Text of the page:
Zine review: Verbal #5

You’d have to go back quite some time to find proper skinzines like Hard As Nails, Zoot, Bovver Boot and the like. Back far enough, in fact, to the era before even the MP3 or dial-up modems.

Verbal, despite the aggro title, isn’t a ‘sussed skin’ zine in the vein of Hard As Nails, though it’s arguably as sussed as any of those earlier titles, and no one could deny that editor John King has more than earned his stripes as the novelist behind Skinheads and the Human Punk nights at the 100 Club, if not more.

When zines were zines...
Back when zines were zines…

We’re talking a proper A5 paper zine here, folded with staples, not your standard WordPress online effort (not that there’s anything wrong with that, you understand). Though we doubt this has been done by a YTS on the office photocopier when the boss wasn’t around or run off a print shop on an industrial estate the arse-end of nowhere, as in those days.

Verbal has run to five issues now, balanced against John’s other activities writing best-selling novels, putting on Oi bands and putting out Oi records, not to mention running publisher London Books. The idea is a fiction-focused zine, and while John gives space to emerging writers, regulars Cathi Unsworth and Garry Bushell rub alongside them nicely, like newly-introduced characters in a public house snug.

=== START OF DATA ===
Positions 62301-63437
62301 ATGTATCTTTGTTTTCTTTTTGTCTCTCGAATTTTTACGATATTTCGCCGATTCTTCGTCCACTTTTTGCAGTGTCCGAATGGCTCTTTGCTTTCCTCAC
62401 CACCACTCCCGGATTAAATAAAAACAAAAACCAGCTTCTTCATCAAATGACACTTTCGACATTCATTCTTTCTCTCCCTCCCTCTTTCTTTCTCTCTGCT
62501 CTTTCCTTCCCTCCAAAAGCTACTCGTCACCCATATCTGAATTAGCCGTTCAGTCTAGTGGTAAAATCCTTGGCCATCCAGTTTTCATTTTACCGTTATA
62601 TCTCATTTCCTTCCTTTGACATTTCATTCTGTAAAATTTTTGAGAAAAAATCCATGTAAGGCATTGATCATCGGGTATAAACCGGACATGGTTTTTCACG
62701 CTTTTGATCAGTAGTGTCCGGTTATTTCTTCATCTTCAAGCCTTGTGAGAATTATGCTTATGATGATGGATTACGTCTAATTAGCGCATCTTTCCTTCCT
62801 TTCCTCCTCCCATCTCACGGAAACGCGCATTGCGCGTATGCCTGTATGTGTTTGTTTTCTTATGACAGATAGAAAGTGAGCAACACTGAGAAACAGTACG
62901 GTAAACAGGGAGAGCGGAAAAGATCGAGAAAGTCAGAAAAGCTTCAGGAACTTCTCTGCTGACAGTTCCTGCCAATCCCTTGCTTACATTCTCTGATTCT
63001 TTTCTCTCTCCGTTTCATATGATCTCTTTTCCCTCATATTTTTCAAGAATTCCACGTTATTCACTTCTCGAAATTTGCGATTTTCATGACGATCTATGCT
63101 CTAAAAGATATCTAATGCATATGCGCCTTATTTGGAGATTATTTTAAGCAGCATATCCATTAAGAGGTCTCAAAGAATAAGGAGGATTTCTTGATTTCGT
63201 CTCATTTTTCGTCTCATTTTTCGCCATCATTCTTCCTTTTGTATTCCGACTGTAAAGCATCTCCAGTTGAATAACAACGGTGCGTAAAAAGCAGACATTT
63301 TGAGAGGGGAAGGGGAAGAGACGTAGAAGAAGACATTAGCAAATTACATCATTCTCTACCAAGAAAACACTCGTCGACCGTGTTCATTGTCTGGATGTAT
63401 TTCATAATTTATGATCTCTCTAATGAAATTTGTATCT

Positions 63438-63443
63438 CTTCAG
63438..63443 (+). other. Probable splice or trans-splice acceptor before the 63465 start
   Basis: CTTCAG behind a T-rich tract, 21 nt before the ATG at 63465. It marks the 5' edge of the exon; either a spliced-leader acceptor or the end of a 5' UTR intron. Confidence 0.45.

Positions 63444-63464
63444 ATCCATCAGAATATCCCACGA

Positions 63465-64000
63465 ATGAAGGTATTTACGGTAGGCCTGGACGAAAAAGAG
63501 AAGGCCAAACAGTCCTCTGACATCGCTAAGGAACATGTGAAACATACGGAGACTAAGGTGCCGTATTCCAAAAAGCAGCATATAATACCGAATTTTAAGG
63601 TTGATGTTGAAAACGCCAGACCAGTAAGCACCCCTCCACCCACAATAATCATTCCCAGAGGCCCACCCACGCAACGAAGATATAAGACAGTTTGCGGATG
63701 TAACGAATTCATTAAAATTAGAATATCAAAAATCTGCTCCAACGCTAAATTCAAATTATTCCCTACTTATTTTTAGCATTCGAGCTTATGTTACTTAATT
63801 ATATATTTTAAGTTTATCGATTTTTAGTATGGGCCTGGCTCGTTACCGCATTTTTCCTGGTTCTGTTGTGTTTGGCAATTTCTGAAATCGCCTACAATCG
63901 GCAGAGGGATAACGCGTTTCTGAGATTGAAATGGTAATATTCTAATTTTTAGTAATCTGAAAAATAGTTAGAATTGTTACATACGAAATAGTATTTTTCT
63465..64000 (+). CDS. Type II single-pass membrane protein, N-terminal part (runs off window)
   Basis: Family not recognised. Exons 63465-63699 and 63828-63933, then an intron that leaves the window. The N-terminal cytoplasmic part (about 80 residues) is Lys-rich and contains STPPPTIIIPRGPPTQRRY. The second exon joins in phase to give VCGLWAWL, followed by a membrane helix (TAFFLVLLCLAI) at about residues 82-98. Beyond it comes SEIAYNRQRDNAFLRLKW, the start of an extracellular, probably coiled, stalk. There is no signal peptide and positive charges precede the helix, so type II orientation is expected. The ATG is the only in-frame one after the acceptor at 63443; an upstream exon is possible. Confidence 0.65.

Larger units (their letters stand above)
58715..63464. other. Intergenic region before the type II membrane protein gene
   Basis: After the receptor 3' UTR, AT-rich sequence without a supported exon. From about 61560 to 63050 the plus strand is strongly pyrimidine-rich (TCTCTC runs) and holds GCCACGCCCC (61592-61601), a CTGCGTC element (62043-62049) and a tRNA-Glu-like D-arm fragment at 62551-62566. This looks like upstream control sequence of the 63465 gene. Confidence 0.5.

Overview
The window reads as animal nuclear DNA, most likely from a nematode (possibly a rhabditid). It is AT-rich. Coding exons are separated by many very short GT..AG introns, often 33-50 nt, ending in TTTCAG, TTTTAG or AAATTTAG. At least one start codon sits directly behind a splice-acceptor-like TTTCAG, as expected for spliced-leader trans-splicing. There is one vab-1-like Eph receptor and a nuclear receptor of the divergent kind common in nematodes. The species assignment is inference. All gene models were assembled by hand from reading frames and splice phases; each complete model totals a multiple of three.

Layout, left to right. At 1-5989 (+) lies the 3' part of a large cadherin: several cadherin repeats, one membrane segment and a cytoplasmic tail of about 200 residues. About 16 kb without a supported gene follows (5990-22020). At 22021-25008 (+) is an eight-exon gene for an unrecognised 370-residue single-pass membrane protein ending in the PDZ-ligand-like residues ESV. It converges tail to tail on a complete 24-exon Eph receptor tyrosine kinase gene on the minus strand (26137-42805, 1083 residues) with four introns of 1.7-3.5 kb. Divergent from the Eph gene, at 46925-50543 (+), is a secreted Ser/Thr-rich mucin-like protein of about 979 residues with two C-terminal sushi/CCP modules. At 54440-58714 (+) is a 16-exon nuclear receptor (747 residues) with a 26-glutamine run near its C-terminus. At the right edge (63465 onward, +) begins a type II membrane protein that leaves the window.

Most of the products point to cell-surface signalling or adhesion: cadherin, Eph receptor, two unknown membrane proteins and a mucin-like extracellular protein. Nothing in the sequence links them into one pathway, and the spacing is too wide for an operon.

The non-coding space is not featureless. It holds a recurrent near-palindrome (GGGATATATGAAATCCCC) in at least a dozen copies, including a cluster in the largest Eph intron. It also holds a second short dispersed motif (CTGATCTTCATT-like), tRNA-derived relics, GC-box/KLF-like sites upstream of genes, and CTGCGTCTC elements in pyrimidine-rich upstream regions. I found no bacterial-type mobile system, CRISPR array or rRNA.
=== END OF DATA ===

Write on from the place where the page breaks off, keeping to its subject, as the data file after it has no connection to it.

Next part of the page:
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Literary hooligan: John King

In this issue, Cathi’s short story recalls in thinly veiled terms the sixties London of Meek and Sutch. A Sounds scribe of yore like Bushell, Cathi’s fiction output to date has thrilled to the noirish possibilities the post-war era afforded (a point well-noted in a recent biography of Get Carter writer Ted Lewis championed by Cathi, that it “recalled an early 70s world of skinheads, suedeheads, hard cases and street violence”).

Elsewhere in the slender volume, there are lyrics by Infa-Riot’s Lee Wilson (‘I’m More Punk Than You’) and an interview between John and skinhead-prankster plagiarist Stewart Home.

All issues of Verbal, including this one, are available from London Books.

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Review: Stevo

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